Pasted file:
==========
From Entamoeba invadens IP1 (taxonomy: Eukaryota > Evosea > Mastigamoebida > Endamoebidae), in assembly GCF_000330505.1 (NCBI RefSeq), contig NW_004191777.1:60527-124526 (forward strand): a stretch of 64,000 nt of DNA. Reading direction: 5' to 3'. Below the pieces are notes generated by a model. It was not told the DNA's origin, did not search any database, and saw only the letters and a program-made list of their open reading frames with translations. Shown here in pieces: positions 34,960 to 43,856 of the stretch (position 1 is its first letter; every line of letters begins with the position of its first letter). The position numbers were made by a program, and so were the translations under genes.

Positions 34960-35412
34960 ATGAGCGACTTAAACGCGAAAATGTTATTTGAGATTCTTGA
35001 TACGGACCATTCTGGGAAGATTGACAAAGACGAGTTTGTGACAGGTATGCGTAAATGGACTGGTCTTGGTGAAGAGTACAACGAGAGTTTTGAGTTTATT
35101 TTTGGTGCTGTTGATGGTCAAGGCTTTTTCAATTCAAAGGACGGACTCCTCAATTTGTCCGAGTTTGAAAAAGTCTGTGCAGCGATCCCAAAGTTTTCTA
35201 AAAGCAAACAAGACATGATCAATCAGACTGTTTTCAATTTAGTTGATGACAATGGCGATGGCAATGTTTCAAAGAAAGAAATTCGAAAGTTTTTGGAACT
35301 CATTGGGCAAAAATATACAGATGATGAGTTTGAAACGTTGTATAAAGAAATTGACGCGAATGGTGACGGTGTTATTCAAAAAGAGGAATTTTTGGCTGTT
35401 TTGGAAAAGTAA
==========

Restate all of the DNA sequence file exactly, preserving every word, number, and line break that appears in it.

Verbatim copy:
From Entamoeba invadens IP1 (taxonomy: Eukaryota > Evosea > Mastigamoebida > Endamoebidae), in assembly GCF_000330505.1 (NCBI RefSeq), contig NW_004191777.1:60527-124526 (forward strand): a stretch of 64,000 nt of DNA. Reading direction: 5' to 3'. Below the pieces are notes generated by a model. It was not told the DNA's origin, did not search any database, and saw only the letters and a program-made list of their open reading frames with translations. Shown here in pieces: positions 34,960 to 43,856 of the stretch (position 1 is its first letter; every line of letters begins with the position of its first letter). The position numbers were made by a program, and so were the translations under genes.

Positions 34960-35412
34960 ATGAGCGACTTAAACGCGAAAATGTTATTTGAGATTCTTGA
35001 TACGGACCATTCTGGGAAGATTGACAAAGACGAGTTTGTGACAGGTATGCGTAAATGGACTGGTCTTGGTGAAGAGTACAACGAGAGTTTTGAGTTTATT
35101 TTTGGTGCTGTTGATGGTCAAGGCTTTTTCAATTCAAAGGACGGACTCCTCAATTTGTCCGAGTTTGAAAAAGTCTGTGCAGCGATCCCAAAGTTTTCTA
35201 AAAGCAAACAAGACATGATCAATCAGACTGTTTTCAATTTAGTTGATGACAATGGCGATGGCAATGTTTCAAAGAAAGAAATTCGAAAGTTTTTGGAACT
35301 CATTGGGCAAAAATATACAGATGATGAGTTTGAAACGTTGTATAAAGAAATTGACGCGAATGGTGACGGTGTTATTCAAAAAGAGGAATTTTTGGCTGTT
35401 TTGGAAAAGTAA